MJM, Vol 70 Supplement 1 September 2015
Low birth weight babies born among antenatal mothers
at MCH clinics in Kepong, Kuala Lumpur
Kepong District, State Health Department of Wilayah Persekutuan Kuala Lumpur & Putrajaya
Introduction: Low birth weight (LBW) new-borns are at higher risk for perinatal and infant mortality. The objective of this study was to identify the cause of LBW babies born among mothers registered at the Maternal Child Health (MCH) clinics.
Method: Babies born at 22 weeks and above, with birth weights from 500 gm to less than 2500gm were included in this study. Retrospective data was collected from government delivery records titled KIB 103 and antenatal cards titled KIK/1(b)/96 which were registered in 2013 from seven MCH clinics in Kepong Health District. The variables for this study were on booking visits, gestational age, risk factors and contributing factors. They was analysed using SPSS version 19. Unbooked mothers and mothers out of operational areas were excluded from this study.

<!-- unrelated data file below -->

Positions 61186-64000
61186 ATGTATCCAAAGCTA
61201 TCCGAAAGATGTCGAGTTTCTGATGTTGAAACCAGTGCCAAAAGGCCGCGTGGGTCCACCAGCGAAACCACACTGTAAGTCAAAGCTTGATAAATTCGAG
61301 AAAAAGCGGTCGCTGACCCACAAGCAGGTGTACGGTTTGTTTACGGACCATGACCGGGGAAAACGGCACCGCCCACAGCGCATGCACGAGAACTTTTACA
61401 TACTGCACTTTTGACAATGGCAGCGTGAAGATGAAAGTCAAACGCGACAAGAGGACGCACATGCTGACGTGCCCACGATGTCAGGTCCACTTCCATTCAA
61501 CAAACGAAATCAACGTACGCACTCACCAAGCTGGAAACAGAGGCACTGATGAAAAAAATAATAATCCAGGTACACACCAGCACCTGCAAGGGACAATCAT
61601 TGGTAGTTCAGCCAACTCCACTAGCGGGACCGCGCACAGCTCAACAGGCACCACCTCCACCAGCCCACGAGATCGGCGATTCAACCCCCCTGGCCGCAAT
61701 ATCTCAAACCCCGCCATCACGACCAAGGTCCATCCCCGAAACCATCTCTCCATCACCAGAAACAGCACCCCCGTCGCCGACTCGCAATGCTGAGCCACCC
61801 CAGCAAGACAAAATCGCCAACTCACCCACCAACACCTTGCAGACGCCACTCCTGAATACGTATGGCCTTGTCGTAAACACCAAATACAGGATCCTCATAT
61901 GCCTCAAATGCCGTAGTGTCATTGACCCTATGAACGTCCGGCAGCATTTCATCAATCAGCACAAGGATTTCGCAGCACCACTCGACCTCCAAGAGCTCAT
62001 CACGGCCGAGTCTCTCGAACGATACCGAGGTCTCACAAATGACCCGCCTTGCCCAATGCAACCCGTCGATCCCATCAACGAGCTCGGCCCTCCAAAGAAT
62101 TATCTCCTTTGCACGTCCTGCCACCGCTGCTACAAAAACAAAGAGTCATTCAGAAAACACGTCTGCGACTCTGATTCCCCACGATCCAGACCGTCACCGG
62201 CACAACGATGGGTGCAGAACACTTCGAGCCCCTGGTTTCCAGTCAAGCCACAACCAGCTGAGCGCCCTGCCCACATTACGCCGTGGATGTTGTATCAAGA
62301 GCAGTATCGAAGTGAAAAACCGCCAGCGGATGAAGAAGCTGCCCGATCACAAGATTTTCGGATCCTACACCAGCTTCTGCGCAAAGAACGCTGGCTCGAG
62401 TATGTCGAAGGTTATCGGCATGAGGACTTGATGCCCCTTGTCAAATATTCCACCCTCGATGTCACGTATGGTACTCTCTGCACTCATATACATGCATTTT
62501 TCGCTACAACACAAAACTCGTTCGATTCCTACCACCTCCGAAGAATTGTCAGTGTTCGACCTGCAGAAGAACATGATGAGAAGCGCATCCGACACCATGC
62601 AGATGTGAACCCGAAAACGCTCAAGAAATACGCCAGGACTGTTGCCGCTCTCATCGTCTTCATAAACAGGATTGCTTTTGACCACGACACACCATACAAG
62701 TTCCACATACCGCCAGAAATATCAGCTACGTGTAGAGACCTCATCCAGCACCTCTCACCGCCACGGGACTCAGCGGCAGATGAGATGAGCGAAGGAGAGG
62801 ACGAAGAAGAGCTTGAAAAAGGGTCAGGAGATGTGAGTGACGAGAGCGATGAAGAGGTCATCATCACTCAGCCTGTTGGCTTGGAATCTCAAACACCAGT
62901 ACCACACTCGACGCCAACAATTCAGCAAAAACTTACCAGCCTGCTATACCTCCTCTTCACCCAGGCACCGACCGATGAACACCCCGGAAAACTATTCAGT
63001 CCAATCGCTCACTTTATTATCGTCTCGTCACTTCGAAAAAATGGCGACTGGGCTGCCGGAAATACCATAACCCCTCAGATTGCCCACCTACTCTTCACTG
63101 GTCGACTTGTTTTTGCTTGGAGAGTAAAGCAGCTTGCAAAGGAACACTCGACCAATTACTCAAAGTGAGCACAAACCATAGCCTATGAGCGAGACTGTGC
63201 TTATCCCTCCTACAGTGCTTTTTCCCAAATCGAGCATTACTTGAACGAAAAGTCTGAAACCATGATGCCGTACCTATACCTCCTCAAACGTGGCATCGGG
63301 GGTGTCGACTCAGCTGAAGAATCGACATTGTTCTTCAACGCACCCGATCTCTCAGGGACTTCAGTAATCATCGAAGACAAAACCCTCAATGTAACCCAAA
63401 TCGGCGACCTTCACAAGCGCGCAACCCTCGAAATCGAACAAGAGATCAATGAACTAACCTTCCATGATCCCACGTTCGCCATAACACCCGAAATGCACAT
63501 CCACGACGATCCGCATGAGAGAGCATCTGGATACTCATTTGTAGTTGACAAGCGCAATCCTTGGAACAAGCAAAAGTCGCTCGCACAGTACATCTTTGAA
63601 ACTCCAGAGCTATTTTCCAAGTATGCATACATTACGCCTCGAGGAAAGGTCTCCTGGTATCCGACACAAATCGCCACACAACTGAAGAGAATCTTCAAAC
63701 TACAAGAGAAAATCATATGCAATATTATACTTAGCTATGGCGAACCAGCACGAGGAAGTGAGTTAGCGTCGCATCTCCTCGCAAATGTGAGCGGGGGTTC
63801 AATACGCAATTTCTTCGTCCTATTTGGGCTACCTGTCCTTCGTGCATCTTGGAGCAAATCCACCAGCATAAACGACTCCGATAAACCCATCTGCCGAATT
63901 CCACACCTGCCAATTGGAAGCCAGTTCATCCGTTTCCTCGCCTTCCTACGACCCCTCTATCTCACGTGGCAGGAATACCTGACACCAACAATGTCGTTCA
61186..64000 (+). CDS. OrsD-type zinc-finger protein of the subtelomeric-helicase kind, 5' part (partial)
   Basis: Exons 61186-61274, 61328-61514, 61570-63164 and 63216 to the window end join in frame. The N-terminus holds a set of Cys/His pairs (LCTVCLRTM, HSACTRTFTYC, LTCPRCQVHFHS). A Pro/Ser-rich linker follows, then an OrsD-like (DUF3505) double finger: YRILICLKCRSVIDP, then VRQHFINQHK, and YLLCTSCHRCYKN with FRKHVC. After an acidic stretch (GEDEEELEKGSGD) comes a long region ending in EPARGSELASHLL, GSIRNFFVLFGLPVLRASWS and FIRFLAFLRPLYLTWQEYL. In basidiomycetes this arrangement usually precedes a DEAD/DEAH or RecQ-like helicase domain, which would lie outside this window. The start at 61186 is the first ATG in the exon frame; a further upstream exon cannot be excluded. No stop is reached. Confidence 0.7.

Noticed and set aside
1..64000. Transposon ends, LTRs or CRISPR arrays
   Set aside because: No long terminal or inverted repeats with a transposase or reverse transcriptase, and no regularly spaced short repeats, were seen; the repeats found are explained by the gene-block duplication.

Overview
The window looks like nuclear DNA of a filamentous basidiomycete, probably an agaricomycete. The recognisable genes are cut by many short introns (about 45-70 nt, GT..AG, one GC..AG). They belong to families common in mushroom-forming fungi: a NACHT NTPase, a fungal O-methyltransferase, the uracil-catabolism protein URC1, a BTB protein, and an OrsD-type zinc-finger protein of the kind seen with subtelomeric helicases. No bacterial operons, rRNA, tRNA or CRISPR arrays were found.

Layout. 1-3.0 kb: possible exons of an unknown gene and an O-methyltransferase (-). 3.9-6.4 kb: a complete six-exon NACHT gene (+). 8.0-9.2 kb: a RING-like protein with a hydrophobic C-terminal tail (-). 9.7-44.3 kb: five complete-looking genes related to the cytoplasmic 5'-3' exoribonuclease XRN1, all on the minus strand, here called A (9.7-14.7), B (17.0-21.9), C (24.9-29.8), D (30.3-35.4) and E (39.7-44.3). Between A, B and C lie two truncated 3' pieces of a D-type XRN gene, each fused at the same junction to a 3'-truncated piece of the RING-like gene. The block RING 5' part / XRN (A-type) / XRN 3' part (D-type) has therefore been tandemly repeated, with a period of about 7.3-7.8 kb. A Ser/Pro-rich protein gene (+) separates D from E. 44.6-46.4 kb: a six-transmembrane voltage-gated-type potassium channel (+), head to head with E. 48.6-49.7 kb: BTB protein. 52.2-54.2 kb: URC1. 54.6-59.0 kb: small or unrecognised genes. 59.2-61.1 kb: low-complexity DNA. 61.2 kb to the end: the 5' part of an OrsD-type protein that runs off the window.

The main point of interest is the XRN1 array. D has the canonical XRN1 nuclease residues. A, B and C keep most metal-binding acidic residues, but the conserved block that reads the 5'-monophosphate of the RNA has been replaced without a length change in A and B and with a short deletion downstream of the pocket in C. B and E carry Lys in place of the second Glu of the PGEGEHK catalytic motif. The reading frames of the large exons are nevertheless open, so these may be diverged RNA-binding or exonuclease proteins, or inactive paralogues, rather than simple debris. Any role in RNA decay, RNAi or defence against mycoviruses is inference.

Result: 384 registered mothers had delivered LBW babies. 85% of mothers were aged between 20 to 35 years with 50% of LBW babies born at 22 -37 weeks of gestational age while the remaining 50% delivered above 37 weeks. In spite of various health promotion programs conducted at the clinic level, 60% of mothers came above 12 weeks for their antenatal booking. At the time of first antenatal visit 87% were tagged as green, yellow and red tagging. The risk factors that were observed during the antenatal booking were anaemia (37%), diabetes (13%), hypertensive (10%), obesity (7%) and bad obstetric history (7%).
Conclusion: Anaemia is still a pressing issue with poor dietary intake and improper spacing between childbirths as the commoner reasons. A continuous supervision, monitoring and re-education for the patients and caregivers are a much needed requirement to correct the deficits in the anaemia national program at a minimal cost.
Key words: Low birth weight, infant mortality, perinatal mortality, antenatal care